The Art of Loving
by Erich Fromm
This short book is packed full of brilliant observations about how we choose our love objects and how to love in a healthy, constructive way. Written in 1956, its understanding of homosexuality is unfortunately tainted by the preconceptions of its time, but setting that aside, the rest is worth some deep consideration.
The Drama of the Gifted Child
by Alice Miller
If you’ve ever considered yourself a people-pleaser, this book will help explain some of the underlying motivations (and consequences) of trying to please others so much that you’re apt to lose sight of your own best interests. Miller’s book reveals how parents’ unsolved issues can find their way into their children’s psyches.
Finding Meaning in the Second Half of Life
by James Hollis
James Hollis is one of those therapist-writers whose every book is deeply meaningful and powerful, and I have no hesitation in recommending any of his books. This one, however, is aimed at the general reader and gives a good and thoughtful review of what it is to go through “midlife crisis,” or, as he puts it, “how to finally, really grow up.”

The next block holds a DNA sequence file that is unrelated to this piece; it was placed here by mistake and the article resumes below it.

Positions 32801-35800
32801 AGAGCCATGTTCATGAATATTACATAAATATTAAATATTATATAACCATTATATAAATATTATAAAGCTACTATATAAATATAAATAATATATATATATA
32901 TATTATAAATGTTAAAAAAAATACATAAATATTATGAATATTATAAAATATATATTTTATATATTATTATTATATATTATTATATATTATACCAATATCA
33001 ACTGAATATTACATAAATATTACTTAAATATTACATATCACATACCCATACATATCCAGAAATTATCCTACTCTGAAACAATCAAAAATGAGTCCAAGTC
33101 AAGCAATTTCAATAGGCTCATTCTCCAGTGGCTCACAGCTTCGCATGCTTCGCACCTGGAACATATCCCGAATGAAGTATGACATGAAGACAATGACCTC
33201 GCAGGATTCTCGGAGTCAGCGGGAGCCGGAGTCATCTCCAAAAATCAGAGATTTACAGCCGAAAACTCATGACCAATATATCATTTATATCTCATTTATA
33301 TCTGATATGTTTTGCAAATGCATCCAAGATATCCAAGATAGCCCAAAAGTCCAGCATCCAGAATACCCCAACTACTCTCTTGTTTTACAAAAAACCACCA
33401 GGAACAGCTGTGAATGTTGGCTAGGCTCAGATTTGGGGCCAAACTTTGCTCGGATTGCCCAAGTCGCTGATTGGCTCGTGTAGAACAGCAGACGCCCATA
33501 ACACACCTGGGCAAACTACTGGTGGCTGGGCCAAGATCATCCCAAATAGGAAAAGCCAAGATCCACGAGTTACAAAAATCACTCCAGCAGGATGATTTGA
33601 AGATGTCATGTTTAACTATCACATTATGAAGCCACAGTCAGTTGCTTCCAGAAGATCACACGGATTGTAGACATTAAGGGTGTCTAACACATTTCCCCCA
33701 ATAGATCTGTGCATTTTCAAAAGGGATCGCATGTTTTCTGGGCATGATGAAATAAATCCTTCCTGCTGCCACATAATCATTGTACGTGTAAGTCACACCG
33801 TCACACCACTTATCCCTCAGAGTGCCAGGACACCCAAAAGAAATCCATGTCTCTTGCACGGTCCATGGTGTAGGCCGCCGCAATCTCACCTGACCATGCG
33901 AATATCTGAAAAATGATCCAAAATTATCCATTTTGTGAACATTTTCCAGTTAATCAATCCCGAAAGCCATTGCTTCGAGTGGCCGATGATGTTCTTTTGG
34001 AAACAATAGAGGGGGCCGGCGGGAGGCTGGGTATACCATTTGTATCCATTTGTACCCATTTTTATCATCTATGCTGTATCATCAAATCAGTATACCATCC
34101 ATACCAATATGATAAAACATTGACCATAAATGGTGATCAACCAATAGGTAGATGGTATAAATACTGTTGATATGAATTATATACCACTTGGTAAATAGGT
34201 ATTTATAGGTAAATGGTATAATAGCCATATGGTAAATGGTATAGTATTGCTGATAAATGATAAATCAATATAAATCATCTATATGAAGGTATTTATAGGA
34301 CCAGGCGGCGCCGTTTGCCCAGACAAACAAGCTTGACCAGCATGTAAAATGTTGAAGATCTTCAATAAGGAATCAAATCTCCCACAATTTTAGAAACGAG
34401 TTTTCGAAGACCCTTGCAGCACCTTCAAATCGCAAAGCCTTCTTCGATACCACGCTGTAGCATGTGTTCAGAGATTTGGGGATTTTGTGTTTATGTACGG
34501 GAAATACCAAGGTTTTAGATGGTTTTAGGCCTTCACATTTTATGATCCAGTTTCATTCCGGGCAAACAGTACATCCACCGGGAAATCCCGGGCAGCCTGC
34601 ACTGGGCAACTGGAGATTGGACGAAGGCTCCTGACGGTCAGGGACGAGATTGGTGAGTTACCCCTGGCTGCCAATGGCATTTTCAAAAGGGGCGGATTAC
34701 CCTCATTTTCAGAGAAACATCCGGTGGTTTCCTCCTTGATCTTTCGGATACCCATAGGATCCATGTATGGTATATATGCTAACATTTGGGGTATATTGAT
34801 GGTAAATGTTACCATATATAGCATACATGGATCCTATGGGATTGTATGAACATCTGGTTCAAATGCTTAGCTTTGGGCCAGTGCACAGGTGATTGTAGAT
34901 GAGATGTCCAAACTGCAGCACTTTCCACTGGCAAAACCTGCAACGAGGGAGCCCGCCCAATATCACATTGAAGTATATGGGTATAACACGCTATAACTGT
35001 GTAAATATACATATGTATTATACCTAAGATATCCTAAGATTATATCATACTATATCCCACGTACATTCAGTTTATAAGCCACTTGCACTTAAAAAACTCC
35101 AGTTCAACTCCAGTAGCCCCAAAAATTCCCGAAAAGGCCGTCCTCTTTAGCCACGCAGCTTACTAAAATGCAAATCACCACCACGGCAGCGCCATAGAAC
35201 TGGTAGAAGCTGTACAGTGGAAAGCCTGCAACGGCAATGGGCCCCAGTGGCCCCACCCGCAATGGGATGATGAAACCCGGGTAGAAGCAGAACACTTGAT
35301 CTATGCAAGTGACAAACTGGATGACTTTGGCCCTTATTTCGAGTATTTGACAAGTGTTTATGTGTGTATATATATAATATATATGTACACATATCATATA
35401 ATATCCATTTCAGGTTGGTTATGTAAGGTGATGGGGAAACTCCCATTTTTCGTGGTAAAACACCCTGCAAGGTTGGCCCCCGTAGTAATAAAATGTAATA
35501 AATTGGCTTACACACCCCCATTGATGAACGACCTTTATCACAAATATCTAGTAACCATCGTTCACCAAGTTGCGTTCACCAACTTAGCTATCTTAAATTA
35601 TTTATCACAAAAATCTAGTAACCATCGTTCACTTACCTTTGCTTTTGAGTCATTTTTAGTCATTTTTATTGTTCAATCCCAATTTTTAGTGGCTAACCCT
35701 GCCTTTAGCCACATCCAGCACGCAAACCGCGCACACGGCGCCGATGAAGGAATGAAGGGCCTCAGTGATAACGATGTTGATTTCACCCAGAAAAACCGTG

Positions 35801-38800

King, Magician, Warrior, Lover
by Robert Moore and Douglas Gillette
Moore and Gillette are Jungian analysts who have examined the deep-seated archetypes of masculinity and distilled them into these four basic energies. The authors also reveal how these archetypes manifest in boyhood and grow and mature (or don’t!) into manhood.
Man’s Search for Meaning
by Viktor Frankl
Whenever one of those “50 Greatest Books Ever Written” lists comes out, this one always appears somewhere on it. There is no better read for reminding ourselves about the meaning of life, especially when we get ground down and filled with despair.
The Road Less Traveled
by M. Scott Peck
This “self-help” book of the late 1970s was bestseller. Rereading it years later revealed it to be even better than I remembered it to be. Peck’s discussion of personal growth and relationships and how they impact each other is one of the best introductions to couples’ counseling that I know of.
The Velvet Rage
by Alan Downs
This book should be required reading for gay men entering therapy. Downs looks at what it means to a boy’s psyche when he grows up gay in a straight world, including subliminal messages of shame and secrecy as well as the long-term consequences of a delayed adolescence and lack of role models.
Wherever You Go, There You Are
by Jon Kabat-Zinn
Kabat-Zinn is one of the godfathers of the modern mindfulness movement, and this is the book that first brought the practice to a mass audience. Mindfulness cannot be recommended highly enough for stress and anxiety management and is a powerful complement to psychotherapy.
(Photo credit: Jan Mellstrom UNSPLASH)